Each individual manifests self-esteem, or the lack of it, differently. Generally, people with strong self-esteem had parents who nurtured them constantly during their early childhood, while those with low self-esteem often did not. Can people with low self-esteem build it as adults? Yes, because self-esteem is how you feel about yourself, and your thoughts control your feelings. If you take command of your thoughts, you can take command of your feelings, including your sense of self. In this fine book on self-esteem, Matthew McKay and Patrick Fanning show you how to banish regressive “stinking thinking” and the nasty inner critic that inevitably tries to flatten your self-esteem. You can use their instructive “cognitive techniques” to elevate your self-esteem, develop self-assurance and feel better about yourself. getAbstract finds McKay and Fanning’s book warm and practical. If their self-esteem is high, there’s a good reason.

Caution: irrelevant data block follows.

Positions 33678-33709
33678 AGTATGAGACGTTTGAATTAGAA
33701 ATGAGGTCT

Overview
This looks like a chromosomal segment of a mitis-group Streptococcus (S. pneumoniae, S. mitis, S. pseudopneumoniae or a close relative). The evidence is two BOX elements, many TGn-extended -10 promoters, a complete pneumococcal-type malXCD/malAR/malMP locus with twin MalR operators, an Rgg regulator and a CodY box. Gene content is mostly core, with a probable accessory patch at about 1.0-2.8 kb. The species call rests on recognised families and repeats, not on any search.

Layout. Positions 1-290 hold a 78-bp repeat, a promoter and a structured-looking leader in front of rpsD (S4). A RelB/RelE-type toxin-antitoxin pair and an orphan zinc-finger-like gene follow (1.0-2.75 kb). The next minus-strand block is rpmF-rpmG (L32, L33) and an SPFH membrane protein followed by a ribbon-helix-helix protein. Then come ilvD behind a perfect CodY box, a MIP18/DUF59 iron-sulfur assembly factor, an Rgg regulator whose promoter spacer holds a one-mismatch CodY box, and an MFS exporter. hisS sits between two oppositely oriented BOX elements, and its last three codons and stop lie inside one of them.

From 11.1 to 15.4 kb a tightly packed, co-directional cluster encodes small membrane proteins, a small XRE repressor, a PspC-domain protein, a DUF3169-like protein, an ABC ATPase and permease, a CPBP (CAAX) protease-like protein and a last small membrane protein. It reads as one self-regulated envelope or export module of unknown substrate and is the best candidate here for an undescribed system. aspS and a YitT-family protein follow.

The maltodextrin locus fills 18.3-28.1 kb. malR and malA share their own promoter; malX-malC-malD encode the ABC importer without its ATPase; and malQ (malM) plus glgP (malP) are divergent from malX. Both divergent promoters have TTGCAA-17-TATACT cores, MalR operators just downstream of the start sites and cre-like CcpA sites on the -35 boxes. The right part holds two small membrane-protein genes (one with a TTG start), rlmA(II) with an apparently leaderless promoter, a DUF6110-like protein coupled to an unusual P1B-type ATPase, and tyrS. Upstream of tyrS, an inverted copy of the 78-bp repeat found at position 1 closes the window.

In this summary, you will learn
- Why self-esteem is important;
- How to enhance it;
- How to quiet your inner “pathological critic”; and
- How to help your children develop healthy self-esteem.
About the Authors
Matthew McKay, Ph.D., is the clinical director of a psychological services practice in San Francisco. Patrick Fanning is a writer who specializes in mental-health topics. Both men are authors of other books on self-help and related subjects.
Comment on this summary
By the same authors
Matthew McKay et al.
New Harbinger, 2007
Customers who read this summary also read
Applewood Books, 1986
Applewood Books, 2002
F. A. Hayek